The middle classes were subordinated, economically and politically, to dependence on the state. The army was in the ascendancy, and military spending (initially for arms from Soviet sources) took the lion’s share of budgets. The confrontation with Israel was, and continues to be, the main ideological prop for these policies and repressions. In all these processes of dictatorship, oil revenues (where they accrued) and their derivatives played a crucial role in supplying the regimes with abundant resources, and, crucially, making them economically independent from their societies and taxation.

These elements were common to the regimes in Egypt, Iraq, Syria, as well as in Algeria and Yemen. However, these are very different countries, each with its own historical trajectory. A study of oil-rich Iraq is an instructive case of this broader evolution.

Iraq: the old social classes and politics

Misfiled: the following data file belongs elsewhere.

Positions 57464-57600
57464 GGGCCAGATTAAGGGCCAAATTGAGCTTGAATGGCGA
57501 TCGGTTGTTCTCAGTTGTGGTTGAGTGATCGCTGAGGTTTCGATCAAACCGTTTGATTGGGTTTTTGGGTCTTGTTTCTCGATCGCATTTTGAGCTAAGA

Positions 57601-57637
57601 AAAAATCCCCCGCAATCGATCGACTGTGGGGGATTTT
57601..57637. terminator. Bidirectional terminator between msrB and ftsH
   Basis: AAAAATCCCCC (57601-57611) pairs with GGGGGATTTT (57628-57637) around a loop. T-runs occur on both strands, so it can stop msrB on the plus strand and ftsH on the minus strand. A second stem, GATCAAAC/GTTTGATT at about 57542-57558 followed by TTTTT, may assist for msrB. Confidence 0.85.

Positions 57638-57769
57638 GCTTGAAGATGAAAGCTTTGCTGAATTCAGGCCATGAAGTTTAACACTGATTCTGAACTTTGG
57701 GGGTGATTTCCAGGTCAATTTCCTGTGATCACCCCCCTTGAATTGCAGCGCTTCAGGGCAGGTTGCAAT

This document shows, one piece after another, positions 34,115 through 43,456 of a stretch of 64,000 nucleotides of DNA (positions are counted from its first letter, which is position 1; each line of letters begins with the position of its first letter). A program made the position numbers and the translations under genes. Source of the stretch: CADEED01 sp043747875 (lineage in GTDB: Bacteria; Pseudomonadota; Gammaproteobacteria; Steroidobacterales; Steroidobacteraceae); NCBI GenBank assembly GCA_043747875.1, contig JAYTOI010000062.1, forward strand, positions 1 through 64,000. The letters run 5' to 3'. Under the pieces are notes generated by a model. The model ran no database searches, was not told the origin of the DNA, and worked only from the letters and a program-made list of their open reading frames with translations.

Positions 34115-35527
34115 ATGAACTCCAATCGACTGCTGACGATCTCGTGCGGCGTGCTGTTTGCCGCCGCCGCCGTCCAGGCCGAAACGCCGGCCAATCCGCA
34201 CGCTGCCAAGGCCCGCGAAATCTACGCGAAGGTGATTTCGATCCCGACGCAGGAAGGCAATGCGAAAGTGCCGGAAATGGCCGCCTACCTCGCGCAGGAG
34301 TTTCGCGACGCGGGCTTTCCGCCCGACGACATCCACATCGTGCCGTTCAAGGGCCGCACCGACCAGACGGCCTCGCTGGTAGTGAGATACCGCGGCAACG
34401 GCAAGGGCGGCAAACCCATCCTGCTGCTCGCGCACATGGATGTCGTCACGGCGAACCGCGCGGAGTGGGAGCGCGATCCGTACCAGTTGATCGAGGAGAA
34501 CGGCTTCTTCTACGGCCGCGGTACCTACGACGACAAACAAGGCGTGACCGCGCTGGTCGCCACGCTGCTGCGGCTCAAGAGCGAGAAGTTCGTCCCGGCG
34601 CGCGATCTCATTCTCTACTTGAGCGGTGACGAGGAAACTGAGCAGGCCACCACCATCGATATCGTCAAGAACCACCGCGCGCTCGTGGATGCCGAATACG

The modern history of Iraq witnessed the physical expulsion of vital sectors of the middle class and the confiscation of their property, twice. The first was the departure of the Jews in 1951. They constituted the bulk of the middle class – commercial, professional and bureaucratic – in Baghdad. In the first half of the 20th century the Baghdad markets were largely closed on Saturdays. Jews were prominent in government employment, the railways, education, medicine, banking, music, art and literature. This is a history which has been unwritten by both Arab and Israeli interests.

The vacuum created by the departure of the Jews, at least in the markets, was filled by the Shi’a. Urban and wealthy Shi’a families shared with the Jews exclusion from many areas of official life and pursued their fortunes in trade and finance. It was precisely these wealthy Shi’a, the new propertied middle class who were then targeted in the second episode of the elimination of that class: the expulsion of large numbers of Shi’a, on the pretext of Iranian affiliation, which started in 1970 and continued in waves through the 1980s. Most of the deportees were poor Fayli (Shi’a) Kurds, but thousands were wealthy urban Shi’a, targeted for their wealth, which was then expropriated to the benefit of the denizens of the regime.